A Stafford County man who was the central figure in an eight-hour standoff in 2018 during which he fired multiple shots was convicted of three offenses Friday.
Brandon John Hunt, 39, was convicted in Stafford Circuit Court of attempted malicious wounding of a law-enforcement officer and two counts of assault on a law-enforcement officer.
Hunt entered Alford pleas to the charges, meaning he doesn’t admit guilt but acknowledges that there is sufficient evidence for a conviction.
In exchanges for Hunt’s pleas, prosecutors Ed Lustig and Sarah Watkins reduced or dropped other charges, including attempted capital murder of a law enforcement officer. As part of his deal, Hunt will receive an active sentence of no more than 10 years when he is sentenced by Judge Victoria Willis on Feb. 11.
According to the evidence, Hunt’s wife called 911 about 7 p.m. Nov. 30, 2018, after hearing her husband fire a shot inside the home on Empress Alexander Place in the Hartwood area. The woman, their two children and another child were in the home and the wife feared that her husband had committed suicide.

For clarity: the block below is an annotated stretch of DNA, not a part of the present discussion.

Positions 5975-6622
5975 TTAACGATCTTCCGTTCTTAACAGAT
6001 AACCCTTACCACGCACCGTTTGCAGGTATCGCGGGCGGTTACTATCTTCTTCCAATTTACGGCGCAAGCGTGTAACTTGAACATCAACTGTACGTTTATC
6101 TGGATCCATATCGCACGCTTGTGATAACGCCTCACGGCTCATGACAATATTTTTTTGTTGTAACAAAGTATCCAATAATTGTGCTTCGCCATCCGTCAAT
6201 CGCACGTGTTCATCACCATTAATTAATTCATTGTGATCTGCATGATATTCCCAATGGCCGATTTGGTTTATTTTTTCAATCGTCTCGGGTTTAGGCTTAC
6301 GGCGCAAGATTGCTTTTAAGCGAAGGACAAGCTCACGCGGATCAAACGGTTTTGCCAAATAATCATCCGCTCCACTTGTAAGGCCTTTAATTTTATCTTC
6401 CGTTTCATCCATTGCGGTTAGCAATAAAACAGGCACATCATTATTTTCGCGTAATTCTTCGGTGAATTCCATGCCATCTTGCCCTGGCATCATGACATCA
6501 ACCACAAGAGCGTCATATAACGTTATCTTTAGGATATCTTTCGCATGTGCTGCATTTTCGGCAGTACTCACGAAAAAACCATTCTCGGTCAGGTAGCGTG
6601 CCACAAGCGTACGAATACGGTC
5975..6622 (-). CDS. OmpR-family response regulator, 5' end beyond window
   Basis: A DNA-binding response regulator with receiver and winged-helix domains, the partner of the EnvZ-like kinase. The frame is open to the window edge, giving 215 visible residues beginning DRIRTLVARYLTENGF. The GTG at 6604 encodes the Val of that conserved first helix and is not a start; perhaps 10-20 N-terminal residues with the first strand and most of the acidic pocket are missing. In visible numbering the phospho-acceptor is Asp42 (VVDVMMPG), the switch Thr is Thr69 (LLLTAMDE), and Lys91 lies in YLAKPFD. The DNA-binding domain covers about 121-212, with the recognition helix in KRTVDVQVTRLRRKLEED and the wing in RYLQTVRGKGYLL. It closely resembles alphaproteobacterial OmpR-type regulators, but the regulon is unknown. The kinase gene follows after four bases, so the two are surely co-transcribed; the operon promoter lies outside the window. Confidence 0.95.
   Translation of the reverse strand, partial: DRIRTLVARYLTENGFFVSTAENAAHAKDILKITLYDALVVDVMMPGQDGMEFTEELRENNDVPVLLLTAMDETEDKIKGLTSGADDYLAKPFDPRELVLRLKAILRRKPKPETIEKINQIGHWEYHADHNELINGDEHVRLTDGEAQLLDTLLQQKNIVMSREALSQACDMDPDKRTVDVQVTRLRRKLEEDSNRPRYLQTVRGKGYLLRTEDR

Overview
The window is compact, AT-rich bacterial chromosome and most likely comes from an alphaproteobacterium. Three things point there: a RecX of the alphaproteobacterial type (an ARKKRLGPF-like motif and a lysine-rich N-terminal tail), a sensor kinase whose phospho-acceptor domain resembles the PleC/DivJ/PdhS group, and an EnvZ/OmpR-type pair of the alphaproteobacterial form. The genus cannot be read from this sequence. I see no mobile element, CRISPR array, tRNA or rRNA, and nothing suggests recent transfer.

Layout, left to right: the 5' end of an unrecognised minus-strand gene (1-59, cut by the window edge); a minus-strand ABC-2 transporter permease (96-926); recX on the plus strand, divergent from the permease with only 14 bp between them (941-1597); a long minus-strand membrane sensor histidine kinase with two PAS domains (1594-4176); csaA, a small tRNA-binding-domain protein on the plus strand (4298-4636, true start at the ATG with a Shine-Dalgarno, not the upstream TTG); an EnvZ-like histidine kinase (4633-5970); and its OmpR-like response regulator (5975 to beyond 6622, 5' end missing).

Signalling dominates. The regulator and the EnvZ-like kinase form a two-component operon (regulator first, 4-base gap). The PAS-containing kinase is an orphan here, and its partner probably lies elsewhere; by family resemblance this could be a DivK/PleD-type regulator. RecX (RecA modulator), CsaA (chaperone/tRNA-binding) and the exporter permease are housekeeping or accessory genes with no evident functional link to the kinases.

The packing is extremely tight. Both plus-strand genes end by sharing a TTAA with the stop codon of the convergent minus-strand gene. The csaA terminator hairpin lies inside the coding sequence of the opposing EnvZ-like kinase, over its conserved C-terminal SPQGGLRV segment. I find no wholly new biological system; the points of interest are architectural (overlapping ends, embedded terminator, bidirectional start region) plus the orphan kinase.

The woman was instructed to leave and park away from the home. Deputies arrived and began surrounding the home.
During the next few hours, deputies repeatedly tried to get Hunt to come out of the house and he repeatedly refused. They did not want to enter the home because deputies feared the suspect wanted to commit “suicide by cop,” court records state.
The officers got that idea in part because of text messages Hunt was sending to his wife’s phone, which was in the possession of a deputy who was pretending to be the wife. The texts stated such things as “I’m going to kill them all,” “[Expletives] are messing with me but they’ll get theirs,” and “Let them come in, I’m ready.”
Early Dec. 1, deputies finally entered the house with the help of a specially outfitted tractor. Hunt fired two rounds through the closed door of the master bedroom. Court records state the shots were fired in the direction of anyone who might have been coming up the steps. Hunt had already fired about a dozen random shots earlier in the incident.
Hunt’s attorney, Casey Stevens, had presented an insanity defense at one point, and found a doctor who supported it. But a doctor called in by the prosecution rejected the insanity defense and said that Hunt’s behavior that night appeared to have been a “a desperate, alcohol-fueled attempt to get attention from his wife rather than the result of mental health factors beyond his control.”
Keith Epps: 540/374-5404